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do dogs prefer a certain groomer?

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  • do dogs prefer a certain groomer?

    Is it just me or do some dogs prefer one groomer to another? Our salon got a new groomer about a month ago, I decided to let her do a couple of my regulars and there were a couple of drastic personality changes when she did them. One is a cocker who hates his feet toughed but the owners like his feet shaved. When I do him he just pulls back and shows dislike. When she did him he tryed to bite her several times before she had to muzzle him. The other is a shihtzu. He stood like a little gentleman through his whole groom for me, when she did him he was all over the place snapping and acting like a little brat. She is a great groomer but could there just be something about her that dogs may not like?

  • #2
    Is she at all nervous around the dogs? Dogs can pick that up, misread the person's nervousness, and act up.


    • #3
      Maybe they are just used to you and more relaxed. I have one crazy guy that would bite the old groomers all the time. He started it with me but after about 5 or 6 grooms he is fine. Lets me do what I want BUT he still bites his owners when they try and do stuff to him. He is old too.


      • #4

        I've had dogs only I could do, while there have been others only the other person I was working with could do. We always just called it a "personality clash". ;-) Nothing wrong with me, or the other groomer- some dogs just prefer one person to another.


        • #5
          She may not be working with the way the animal naturally moves. I am constantly amazed at how many very seasoned groomers do not get that. A lot of groomers also tend to be very heavy handed (not mistreating, but hold more firmly) than little creatures comfortably can handle.


          • #6
            I do think some do. We had several the would be perfect angels for one groomer and devils for another. A few times it was just an expirence thing the dog would see what it could get away with with the new person.

            We also had a ckr that would like "his" groomer and atack anyone else but it diden't matter who was grooming him. Anyone could on a particular day but that was "his" groomer for that day.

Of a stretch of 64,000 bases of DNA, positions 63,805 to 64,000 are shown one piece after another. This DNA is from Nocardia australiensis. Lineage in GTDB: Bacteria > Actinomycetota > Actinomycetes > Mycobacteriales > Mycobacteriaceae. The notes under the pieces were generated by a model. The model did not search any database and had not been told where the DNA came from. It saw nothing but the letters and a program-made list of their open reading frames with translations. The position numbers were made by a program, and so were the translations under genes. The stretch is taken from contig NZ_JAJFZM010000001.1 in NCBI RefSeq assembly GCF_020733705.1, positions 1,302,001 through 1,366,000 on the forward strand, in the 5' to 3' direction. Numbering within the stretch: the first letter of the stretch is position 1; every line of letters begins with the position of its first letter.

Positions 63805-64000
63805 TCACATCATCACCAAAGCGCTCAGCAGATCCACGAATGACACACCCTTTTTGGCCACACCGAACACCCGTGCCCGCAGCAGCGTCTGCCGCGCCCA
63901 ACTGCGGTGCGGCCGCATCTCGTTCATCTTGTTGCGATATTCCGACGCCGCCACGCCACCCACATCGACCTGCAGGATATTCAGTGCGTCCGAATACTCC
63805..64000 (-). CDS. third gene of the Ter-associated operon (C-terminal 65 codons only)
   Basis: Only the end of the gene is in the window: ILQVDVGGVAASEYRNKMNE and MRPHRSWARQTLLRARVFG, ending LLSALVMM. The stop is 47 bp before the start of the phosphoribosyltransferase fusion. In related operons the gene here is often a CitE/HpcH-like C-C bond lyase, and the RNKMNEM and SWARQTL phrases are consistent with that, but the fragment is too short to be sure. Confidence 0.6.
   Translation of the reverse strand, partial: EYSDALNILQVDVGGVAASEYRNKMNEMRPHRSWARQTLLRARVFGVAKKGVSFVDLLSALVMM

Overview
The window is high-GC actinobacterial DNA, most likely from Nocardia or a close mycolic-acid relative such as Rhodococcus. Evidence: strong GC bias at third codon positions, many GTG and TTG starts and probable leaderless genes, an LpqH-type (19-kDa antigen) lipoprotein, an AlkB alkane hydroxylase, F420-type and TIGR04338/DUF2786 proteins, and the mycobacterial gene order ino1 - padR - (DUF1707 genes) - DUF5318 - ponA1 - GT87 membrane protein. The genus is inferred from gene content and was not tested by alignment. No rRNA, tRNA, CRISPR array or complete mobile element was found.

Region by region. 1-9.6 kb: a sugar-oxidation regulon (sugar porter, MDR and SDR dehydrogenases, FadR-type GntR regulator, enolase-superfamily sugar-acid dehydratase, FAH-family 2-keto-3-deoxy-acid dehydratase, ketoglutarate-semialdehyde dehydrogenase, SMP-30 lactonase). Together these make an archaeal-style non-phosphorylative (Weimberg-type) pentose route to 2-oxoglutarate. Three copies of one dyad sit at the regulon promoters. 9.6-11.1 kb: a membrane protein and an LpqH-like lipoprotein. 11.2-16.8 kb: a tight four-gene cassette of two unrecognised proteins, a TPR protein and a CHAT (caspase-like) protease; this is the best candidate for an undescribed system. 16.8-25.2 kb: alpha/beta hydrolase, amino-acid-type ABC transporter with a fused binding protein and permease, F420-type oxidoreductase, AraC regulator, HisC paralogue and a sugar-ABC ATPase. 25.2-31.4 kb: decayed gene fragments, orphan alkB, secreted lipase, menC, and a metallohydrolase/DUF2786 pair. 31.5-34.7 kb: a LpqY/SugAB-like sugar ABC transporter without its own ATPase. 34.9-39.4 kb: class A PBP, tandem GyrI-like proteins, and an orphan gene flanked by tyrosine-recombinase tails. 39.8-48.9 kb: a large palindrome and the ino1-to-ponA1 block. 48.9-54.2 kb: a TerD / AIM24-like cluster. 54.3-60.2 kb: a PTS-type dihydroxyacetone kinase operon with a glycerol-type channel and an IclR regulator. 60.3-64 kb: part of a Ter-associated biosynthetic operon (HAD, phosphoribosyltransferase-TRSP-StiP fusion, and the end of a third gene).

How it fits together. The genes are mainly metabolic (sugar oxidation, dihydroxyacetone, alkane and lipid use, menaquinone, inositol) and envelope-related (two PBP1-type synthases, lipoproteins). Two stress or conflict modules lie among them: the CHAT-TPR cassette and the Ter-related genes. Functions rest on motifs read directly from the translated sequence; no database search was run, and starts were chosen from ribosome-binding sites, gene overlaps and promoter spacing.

• #7
              I think ultimately it has less to do with the person and more to do with dogs not liking a change in the routine.


              • #8
                I think the dogs like to test the newbies , kind of like a substitute teacher,


                • #9
                  I've had a few who were great for me but not for others. It was a case of the groomers not finding out what works for the pet and what doesn't. Example, I had a Shiba that was nuts, but a funny nuts. Till you got him in a tub. He'd go berzerk. I found out that doing him on the floor helped a lot. I also had a chow pup that liked me but not others because I was always the one bathing it, till another groomer took it for a bath and trim.

                  Dogs like routine.


                  • #10
                    I think dogs definitely respond differently to different people. Even between the techs at work, there are some dogs who love certain techs and hate others. There have been a few dogs that the other groomer was impressed that I was able to get them done, but there are some dogs that do much better for her. One difference is I am calmer, but less assertive; she is more outgoing and assertive.


                    • #11

                      Originally posted by misscatahoula View Post
                      Is she at all nervous around the dogs? Dogs can pick that up, misread the person's nervousness, and act up.
                      She isn't nervous. She is a 30+ year groomer. I tend to be the nervous


                      • #12
                        I think this is absolutely true. Dogs can behave totally different with one groomer/bather to the next.
                        My bather will often say, here I am having trouble, and you come over, and have no problem doing what I had trouble with!
                        I think it's the level of experience, confidence in handling, knowing the particular dogs, likes & dislikes, etc.